# Use Green's Theorem to evaluate the line integral

1. Feb 10, 2004

### jlmac2001

Problem:

Use Green's Theorem to evaluate the line integral:

(integral over C) (2x dy - 3y dx)

where C is a square with the vertices (0,2) (2,0) (-2,0) and (0, -2) and is transversed counterclockwise.

will the double integral be -1 dydx? What will they go from? Will it be from -2 to 2 and 0 to 2

2. Feb 11, 2004

### matt grime

Answer: write down Green's theorem. comare it to what you have in the problem, decide which terms are in correspondence, and then do what you need to. the area is a diamond, your notional limits would give you a square.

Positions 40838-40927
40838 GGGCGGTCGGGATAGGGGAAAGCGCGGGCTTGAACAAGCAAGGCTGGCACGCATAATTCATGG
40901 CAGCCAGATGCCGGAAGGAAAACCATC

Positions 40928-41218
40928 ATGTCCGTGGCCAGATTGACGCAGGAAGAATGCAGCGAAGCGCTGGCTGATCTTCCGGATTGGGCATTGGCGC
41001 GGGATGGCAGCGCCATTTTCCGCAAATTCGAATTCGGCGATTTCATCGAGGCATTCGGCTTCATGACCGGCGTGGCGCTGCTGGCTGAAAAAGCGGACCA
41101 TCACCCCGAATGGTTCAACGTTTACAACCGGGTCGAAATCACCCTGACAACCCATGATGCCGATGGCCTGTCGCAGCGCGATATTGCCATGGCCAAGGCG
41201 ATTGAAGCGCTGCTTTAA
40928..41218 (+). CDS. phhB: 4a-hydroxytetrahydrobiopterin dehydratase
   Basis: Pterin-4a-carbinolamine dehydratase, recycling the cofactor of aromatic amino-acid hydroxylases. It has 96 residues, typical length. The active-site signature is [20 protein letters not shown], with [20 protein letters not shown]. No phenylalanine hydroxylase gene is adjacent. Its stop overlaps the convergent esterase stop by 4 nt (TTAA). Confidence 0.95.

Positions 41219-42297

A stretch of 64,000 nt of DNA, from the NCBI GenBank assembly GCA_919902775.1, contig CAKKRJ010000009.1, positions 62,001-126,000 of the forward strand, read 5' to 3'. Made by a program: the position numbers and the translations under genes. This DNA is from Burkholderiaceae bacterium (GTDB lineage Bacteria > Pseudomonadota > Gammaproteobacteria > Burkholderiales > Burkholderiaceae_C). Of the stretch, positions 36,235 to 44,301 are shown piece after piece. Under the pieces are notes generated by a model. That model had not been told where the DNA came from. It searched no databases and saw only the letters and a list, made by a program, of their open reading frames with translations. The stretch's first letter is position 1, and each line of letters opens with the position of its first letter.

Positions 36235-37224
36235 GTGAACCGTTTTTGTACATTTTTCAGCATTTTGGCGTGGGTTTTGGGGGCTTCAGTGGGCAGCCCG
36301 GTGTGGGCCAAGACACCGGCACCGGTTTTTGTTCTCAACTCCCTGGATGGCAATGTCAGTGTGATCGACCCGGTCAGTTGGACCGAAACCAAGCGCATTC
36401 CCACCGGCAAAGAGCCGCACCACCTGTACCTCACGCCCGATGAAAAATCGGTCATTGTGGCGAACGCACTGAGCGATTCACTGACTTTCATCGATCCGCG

is the problem really that you're not sure about the limits in double integrals?

two ways round this. 1, apply a transform to rotate the area to get a square. 2, thnk about it like this - imagine drawing vertical rectangles to apporximate the area, ie do y first, y goes from the lower boundary to the top, write the lower and upper boundary as functions of x - you will need to do two cases here for x negative and positive - those are the limits for y. then think about the x direction, which is, if you like, how are these rectangles positioned - here they start at x=-2 and end at x=2, so those will be the x limits.

3. Jan 30, 2012

### LASmith

I have the same problem with the limits, how is it that you are able to approximate it as two rectangles?
Also, if you use the limits 2 and -2 for the x, I am unable to work how how you would find the limits for the y.